The most extraordinary things about all this is that the only half-way intellectually respectable justification put forward for Brexit was that it would mean that the British electorate could choose and dispose of its political direction of travel via the general election ballot box. But what is now in prospect is the use of that ballot box to endorse a scarcely specified, barely discussed and yet central, historic policy. Although commentators are saying that this is the first election in recent times where there has been a very clear distinction between the main parties, on the core issue of Brexit they are both committed to a virtually identical hard Brexit.

This matters hugely, because on the basis of the result – presumably, a large win for the Tories - a mandate will be claimed to enact Brexit pretty much as they want. Included in the Tory manifesto is, again, the phrase that ‘no deal is better than a bad deal’ – giving cover for an outcome absolutely at odds with what voters were led to expect during the referendum campaign. Yet in her manifesto launch speech the PM said that the consequences of not getting the right deal would be “dire”. So what are voters endorsing if they vote to allow ‘no deal’ to be an option?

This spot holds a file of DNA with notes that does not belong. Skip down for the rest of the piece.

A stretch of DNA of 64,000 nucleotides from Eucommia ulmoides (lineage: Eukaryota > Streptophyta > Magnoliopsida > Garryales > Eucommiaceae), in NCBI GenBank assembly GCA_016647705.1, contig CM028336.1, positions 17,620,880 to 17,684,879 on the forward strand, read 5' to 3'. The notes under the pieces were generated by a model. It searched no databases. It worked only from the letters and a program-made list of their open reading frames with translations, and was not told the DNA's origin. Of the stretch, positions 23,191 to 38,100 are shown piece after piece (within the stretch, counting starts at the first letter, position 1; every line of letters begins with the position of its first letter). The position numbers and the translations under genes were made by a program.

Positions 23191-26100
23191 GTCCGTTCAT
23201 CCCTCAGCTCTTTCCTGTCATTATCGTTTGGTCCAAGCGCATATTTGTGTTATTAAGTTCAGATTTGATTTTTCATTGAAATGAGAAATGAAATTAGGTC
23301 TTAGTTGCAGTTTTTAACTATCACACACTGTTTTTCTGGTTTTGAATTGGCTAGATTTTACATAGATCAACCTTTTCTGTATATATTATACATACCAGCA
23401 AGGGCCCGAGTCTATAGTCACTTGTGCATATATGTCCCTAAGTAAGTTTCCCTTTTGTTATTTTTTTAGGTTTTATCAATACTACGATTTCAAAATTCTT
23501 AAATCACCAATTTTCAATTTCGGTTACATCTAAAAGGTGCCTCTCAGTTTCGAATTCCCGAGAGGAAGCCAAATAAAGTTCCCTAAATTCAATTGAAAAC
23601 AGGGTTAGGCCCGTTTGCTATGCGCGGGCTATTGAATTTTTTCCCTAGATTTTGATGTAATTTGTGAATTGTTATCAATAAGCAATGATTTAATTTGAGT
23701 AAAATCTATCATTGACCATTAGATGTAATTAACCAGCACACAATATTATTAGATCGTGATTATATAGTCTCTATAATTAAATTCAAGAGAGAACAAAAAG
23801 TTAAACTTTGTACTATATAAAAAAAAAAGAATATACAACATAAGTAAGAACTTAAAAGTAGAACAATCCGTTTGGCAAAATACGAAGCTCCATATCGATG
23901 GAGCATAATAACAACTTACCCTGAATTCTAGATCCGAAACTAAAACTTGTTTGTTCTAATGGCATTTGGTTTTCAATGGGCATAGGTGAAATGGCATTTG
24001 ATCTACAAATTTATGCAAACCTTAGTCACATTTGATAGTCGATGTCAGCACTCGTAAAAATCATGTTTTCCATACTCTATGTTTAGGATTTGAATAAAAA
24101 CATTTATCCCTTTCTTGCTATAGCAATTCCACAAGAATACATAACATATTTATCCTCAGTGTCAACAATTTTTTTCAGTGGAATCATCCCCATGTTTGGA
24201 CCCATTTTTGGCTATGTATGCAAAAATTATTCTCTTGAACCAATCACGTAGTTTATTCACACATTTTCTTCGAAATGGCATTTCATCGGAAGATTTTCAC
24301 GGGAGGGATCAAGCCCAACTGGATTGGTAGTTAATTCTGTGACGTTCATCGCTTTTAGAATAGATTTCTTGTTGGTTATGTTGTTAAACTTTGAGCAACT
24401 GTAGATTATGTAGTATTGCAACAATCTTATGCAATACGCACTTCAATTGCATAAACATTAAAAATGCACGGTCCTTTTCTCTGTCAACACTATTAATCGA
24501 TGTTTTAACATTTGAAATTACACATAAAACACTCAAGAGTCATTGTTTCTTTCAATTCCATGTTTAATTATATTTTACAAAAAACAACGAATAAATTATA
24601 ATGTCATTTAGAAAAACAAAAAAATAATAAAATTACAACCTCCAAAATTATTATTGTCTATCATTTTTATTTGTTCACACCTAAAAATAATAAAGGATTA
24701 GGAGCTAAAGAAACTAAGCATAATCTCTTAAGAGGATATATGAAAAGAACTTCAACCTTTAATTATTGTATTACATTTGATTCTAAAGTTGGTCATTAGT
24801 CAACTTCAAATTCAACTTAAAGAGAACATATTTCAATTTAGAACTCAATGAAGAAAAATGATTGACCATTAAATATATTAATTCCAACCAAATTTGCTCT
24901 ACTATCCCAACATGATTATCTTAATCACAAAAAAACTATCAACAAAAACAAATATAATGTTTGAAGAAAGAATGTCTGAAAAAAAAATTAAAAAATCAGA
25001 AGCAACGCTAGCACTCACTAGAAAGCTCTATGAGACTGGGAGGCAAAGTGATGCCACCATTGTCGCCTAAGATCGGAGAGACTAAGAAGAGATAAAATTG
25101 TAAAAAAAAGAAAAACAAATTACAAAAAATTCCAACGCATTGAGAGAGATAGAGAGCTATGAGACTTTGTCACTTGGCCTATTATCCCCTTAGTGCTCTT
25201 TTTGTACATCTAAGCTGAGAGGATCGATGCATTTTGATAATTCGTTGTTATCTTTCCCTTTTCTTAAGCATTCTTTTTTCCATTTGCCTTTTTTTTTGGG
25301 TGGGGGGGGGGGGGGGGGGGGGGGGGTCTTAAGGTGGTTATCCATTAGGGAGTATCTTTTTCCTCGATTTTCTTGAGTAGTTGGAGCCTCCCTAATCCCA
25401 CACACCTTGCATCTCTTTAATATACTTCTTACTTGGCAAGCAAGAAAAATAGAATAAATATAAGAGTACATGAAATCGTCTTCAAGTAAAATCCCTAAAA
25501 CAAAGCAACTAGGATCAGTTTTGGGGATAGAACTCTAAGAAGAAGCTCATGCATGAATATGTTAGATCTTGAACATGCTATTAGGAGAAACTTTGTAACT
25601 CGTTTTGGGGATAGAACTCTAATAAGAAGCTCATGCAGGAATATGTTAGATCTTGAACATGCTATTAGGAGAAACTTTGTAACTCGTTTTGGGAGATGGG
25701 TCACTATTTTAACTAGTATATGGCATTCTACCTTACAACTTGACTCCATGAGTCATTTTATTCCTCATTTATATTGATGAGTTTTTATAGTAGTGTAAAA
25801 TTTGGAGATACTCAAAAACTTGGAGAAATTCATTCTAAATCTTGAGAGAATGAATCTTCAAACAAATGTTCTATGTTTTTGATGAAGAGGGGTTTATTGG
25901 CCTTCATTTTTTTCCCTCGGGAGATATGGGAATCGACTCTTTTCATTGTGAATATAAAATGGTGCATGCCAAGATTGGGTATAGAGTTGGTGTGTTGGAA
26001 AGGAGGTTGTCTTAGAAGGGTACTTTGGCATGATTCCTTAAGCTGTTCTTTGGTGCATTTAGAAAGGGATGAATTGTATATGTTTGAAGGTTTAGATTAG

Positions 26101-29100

And it is certainly not just remainers who should worry about this. It is perfectly conceivable, and consistent with the manifesto, for Brexit to entail, possibly in backdoor form, many of the regulatory and legal institutions of the EU. In fact, if that does not happen then the stated preferred aim of creating a ‘deep and special partnership’ with the EU is unachievable. It’s noteworthy that the manifesto is not even explicit about leaving the ECJ (which isn’t mentioned directly). So what are voters endorsing if they vote to allow this ‘deep and special partnership’ to be an option?

So we have an election ostensibly about, and in the middle of, the biggest strategic and economic change that this country has made in the lifetime of most voters, and with consequences which will last for decades, but the actual nature of that change is barely being talked about, certainly not at any level of detail. With this farcical election on top of a farcical referendum we drift every more rapidly not, in fact, to the jolly, trouser-dropping British farce with which this all started, but to the theatre of the absurd: nihilistic, incomprehensible, dark and slightly mad.

Addenda (19 May 2017):

1. Comments now disabled on this blog due to volumes of spam
2. My briefing, 'The Business of Brexit: What happens next?' is now available.